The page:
While I wrote this during the summer of 2020 for (in)courage, I think acknowledging this tension and pondering what it looks like within our own lives will always be of critical importance. ***********
My weekend encapsulated one of those magical moments that little girls dream about their whole lives – their wedding day. With months of uncertainty and questions about gatherings due to the COVID-19, the celebration was sweetened by the intense way my niece and her fiancé pushed through struggles and challenges, tears and fears. It was finally their day!
With her faithful father by her side, my niece floated down the venue stairs. Robed in white, her shimmering eyes sparkled with a kind of innocent joy that’s rare these days. She glanced at her daddy and then stepped toward her future groom, clutching his hand with a little excited squeal thrown in for good measure. Long before he knew the name of his daughter’s future spouse, my brother had been praying about the possibility of this day. From start to finish, it was the glorious affirmation of all they’d prayed for — the good and the beautiful that is at the heart of all covenantal wedding days. It was pure joy.
But my weekend also included one of life’s greatest sorrows — the sudden loss of my dear friend’s child. I was at the rehearsal dinner when I received her text. My gasp was audible, so I quickly walked away so as not to dampen the celebratory mood. As I was doubled over with grief, music and dancing, laughter and giggles echoed all around me. But on the other end of the phone, my friend’s heart was splayed open from the devastation over her loss. Her daughter was gone too soon, never to have a rehearsal dinner. We have no guarantees.
Laughter and lamenting. Toasts and tears. All the “firsts” amidst such finality.
How could such emotions co-exist? How was I to function?
With fourteen people staying at our home for the wedding, followed by a Sunday worship service (held in our backyard) for young families we mentor, I spent the wee hours of the weekend flushing out Ecclesiastes 3 in my heart. As I begged the Lord for wisdom on how to hold the grief and the joy, I was granted a gift.
There is a time for everything, and a season for every activity under the heavens . . . a time to weep and a time to laugh, a time to mourn and a time to dance.
Ecclesiastes 3:1, 4 (NIV)
As I texted my grieving friend on the morning of the wedding, I shared that while I’d have to compartmentalize my feelings in order to celebrate, my heart wouldn’t be far from hers.
Her response came from someone who has spent decades deeply rooted in a biblical worldview that laid a solid foundation for her theology of suffering. She was understandably angry, completely devastated and living a parent’s worst nightmare, yet she also desired that through her darkest hour her Savior would be glorified.
She texted back, Jen, go rejoice with those who are rejoicing. We will have plenty of time for mourning later.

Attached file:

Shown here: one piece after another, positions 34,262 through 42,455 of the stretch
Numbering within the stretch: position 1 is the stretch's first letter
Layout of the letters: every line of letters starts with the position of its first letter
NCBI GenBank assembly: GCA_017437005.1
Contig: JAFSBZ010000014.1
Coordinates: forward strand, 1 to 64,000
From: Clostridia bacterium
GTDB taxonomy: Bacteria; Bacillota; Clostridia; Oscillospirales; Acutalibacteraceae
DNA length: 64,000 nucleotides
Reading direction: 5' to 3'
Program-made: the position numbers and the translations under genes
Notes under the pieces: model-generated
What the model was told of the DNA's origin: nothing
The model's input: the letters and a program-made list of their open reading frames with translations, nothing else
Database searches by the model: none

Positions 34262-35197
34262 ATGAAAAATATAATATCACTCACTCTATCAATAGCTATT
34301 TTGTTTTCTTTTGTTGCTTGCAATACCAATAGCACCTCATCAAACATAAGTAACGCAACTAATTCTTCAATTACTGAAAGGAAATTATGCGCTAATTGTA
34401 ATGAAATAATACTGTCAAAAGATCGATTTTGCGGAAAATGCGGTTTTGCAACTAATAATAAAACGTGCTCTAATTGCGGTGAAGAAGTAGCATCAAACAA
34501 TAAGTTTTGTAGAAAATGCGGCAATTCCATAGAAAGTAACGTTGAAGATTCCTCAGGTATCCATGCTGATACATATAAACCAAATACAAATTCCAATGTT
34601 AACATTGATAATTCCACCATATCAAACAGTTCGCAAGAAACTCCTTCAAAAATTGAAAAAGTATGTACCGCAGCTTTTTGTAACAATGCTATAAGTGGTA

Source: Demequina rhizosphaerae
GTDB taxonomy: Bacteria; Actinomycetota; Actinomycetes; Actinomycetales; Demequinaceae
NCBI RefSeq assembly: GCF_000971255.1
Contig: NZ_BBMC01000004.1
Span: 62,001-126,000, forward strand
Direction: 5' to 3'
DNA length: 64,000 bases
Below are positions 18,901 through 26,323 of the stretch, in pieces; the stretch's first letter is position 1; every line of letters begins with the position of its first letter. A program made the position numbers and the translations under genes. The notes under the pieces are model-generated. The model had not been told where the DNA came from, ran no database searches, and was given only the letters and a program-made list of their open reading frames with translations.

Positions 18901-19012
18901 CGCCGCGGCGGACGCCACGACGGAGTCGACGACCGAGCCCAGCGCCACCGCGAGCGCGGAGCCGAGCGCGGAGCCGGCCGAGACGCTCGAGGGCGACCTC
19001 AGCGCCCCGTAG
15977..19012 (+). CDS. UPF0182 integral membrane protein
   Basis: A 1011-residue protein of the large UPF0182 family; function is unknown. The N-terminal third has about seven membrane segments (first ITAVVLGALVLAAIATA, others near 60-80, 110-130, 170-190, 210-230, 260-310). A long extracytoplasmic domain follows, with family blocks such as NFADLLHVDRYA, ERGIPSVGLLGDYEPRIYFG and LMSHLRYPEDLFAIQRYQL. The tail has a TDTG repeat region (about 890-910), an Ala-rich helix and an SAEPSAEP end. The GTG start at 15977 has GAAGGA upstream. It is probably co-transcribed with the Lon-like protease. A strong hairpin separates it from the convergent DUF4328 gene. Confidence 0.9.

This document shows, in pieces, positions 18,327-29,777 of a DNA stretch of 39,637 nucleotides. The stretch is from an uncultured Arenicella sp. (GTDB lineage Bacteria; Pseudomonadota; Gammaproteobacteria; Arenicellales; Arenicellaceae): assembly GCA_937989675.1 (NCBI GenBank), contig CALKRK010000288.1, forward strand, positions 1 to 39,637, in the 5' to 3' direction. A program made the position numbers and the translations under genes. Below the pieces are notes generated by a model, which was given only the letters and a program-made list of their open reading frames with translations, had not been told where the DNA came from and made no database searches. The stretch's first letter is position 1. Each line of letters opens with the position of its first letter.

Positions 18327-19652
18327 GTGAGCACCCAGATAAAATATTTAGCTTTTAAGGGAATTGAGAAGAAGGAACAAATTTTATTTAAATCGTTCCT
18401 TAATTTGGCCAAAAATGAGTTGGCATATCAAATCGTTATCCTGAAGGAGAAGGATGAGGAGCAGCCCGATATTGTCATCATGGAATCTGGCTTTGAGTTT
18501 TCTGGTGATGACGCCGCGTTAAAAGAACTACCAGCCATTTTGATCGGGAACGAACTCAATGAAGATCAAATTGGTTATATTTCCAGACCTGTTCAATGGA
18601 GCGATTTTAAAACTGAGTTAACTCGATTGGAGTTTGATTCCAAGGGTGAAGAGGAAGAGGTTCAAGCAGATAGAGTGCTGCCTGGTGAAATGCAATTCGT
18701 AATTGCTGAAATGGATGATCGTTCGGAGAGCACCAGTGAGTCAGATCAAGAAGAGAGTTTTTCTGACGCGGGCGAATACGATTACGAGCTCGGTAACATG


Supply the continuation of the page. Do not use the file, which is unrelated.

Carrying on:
My memories of that wedding week are so complex, but they’ve taken me to a deeper level with the Lord than I’ve experienced in a long time. We want happy fairy tale days, and though our Lord does graciously give good gifts to His children, we are not guaranteed a life without grief and loss.
We’re all walking through such varied seasons right now, but one thing is certain: God is intricately involved in both our suffering and celebrating.
I’m reminded that we must ask tough questions in our faith now so that we can have a strong foundation when we face impossible situations, including death and loss. Then, He can comfort us in our most challenging times when we cry out, “Why have you forsaken me?”
I’m sitting in that tension on a more personal level as well. Prior to my niece’s wedding, I had received some scary medical results. I’d wrestled with pain under my left breast throughout the shelter-at-home quarantine, but since all non-essential appointments had been canceled for months, I decided not to worry my family unnecessarily. Once I finally got my appointment, the results of my mammogram showed a small mass where the pain was located.
It could be just a fatty tumor, but honestly, life holds such a perspective shift with what this mass could mean. It’s a gift to process all this even as I write now.
And as I wait for results*, I wonder what’s to come. In complete transparency, I’m worried. Yet, I’m not allowing worry to be used as a weapon to harm me. Satan is trying his best, but instead, I’m taking every single worry for myself, my dear friend and her family, for our future, and wielding it as worship with my eyes fixed on the only Waymaker.
He is here amidst our laughter and lament, amidst our worry and our worship. I know this to be true and choose to continue anchor my heart in His Word. There, I find grace for myself, and there is grace for you too.
*Edited to add: To everyone’s shock and relief, I got my mammogram results, and they were benign. Thanking God for His grace!